RBS applies for banking licence for Williams & Glyn spin-off

RBS branch sign

Royal Bank of Scotland has taken another step towards the much delayed spin-off of Williams & Glyn by applying for a banking licence for the 300-strong network.

The sale of the branches is being forced upon RBS by the EU under the terms of its £45bn taxpayer bailout in 2008. RBS – about 73% owned by the taxpayer – has already missed the November 2013 deadline imposed by the EU after a deal to the sell branches to Santander fell apart in 2012.

RBS is now aiming to float the branches on the stock market in the last three months of 2016 although the W&G brand – last seen on the high street in the 1980s – will appear in England, Wales and Scotland before then.

W&G was created by RBS in 1969 to unite its English and Welsh branches and will now replace all RBS branches in England and Wales – thought to amount to about 300 – and the six NatWest branches in Scotland. Originally 316 branches were included the disposal, although closures in the intervening period have reduced the size of the business.

The W&G branches will be partly owned by a consortium backed by the Church of England and put together by private equity firm Corsair, which clinched a deal with RBS in 2013. Its creation is also regarded by the government as an attempt to inject competition in to high street banking.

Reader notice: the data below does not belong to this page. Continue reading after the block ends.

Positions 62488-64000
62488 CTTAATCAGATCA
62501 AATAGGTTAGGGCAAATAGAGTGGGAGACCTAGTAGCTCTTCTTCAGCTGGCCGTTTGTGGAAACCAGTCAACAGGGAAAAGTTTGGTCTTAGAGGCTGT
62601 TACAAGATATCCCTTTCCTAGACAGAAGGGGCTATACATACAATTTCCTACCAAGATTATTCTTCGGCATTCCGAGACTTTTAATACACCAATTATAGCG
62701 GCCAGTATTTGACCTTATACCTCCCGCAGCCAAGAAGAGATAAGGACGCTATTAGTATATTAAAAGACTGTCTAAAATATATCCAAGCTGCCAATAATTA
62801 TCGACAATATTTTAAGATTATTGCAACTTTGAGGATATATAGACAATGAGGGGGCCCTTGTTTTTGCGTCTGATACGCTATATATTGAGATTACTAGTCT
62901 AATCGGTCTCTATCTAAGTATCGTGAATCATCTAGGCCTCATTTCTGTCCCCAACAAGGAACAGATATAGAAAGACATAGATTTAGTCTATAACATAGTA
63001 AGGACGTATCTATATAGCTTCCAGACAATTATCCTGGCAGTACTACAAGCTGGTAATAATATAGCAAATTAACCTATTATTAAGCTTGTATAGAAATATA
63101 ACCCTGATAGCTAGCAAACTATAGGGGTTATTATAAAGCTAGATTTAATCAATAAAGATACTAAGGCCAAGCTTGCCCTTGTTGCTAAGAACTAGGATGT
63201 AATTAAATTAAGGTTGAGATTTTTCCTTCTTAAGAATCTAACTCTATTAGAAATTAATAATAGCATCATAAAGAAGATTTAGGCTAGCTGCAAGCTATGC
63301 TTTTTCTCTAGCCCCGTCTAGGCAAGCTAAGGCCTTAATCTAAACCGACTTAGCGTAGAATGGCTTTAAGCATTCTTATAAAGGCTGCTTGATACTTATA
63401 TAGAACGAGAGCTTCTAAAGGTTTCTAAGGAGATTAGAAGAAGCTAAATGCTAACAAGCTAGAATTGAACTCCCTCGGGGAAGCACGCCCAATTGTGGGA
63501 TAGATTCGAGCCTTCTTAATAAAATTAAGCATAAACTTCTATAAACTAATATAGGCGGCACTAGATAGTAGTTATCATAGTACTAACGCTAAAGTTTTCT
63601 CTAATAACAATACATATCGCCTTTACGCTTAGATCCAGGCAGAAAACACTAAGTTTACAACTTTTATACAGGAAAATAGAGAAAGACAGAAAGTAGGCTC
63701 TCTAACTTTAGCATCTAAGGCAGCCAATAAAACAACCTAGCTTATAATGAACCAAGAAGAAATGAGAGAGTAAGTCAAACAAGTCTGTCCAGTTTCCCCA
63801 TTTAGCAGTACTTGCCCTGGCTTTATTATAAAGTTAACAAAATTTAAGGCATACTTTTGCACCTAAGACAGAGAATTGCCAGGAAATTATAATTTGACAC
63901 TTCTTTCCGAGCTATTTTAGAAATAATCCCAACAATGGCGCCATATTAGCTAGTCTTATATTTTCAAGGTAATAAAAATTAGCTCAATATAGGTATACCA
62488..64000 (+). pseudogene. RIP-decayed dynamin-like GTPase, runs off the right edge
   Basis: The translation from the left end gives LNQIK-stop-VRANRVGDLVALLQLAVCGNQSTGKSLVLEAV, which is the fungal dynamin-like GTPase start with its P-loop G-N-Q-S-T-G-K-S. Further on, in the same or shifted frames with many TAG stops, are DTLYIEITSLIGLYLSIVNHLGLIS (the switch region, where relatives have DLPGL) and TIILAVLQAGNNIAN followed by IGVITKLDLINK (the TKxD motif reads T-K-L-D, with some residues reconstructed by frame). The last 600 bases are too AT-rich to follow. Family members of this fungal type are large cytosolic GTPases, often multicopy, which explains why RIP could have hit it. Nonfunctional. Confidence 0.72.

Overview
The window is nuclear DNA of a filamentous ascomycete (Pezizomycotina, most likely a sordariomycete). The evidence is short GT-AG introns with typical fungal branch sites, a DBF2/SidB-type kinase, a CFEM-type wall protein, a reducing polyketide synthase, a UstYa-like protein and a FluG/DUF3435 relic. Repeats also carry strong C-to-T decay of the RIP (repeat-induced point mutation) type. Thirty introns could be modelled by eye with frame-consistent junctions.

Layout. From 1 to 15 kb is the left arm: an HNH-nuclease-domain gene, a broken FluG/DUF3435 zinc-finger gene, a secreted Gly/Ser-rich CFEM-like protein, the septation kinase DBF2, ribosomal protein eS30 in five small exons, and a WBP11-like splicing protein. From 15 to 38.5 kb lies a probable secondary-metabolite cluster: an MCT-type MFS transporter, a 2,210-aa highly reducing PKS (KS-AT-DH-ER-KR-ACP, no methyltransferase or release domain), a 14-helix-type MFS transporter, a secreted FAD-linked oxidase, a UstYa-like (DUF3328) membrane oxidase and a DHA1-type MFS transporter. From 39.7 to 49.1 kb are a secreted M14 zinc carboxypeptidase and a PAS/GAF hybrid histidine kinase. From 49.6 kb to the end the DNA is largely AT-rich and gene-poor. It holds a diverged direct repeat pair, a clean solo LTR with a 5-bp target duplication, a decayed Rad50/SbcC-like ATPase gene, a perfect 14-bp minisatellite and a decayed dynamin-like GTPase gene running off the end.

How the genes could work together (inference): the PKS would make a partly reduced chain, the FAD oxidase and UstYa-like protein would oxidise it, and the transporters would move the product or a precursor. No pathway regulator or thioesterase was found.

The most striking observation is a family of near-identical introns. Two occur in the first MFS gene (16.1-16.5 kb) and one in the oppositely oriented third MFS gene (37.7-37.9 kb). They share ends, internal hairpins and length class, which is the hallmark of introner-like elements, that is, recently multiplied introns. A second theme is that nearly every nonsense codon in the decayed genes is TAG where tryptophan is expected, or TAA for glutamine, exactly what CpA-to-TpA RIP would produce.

W&G is now run by Jim Brown, who was appointed in April when John Maltby, who led the consortium, left. “This is an important moment for us. Bringing together our banking licence application over the last few months has required huge effort and dedication. This application demonstrates how we’ll create an exciting retail and commercial bank for customers here in the UK,” said Brown.

The application to the Bank of England and the Financial Conduct Authority runs to over 16,000 pages.

The taxpayer’s stake in RBS has fallen to about 73% after the first shares since the 2008 bailout were sold off in August, when the government owned 79% of the Edinburgh-based bank.

Powered by Guardian.co.ukThis article was written by Jill Treanor, for theguardian.com on Thursday 1st October 2015 18.30 Europe/Londonguardian.co.uk © Guardian News and Media Limited 2010

 

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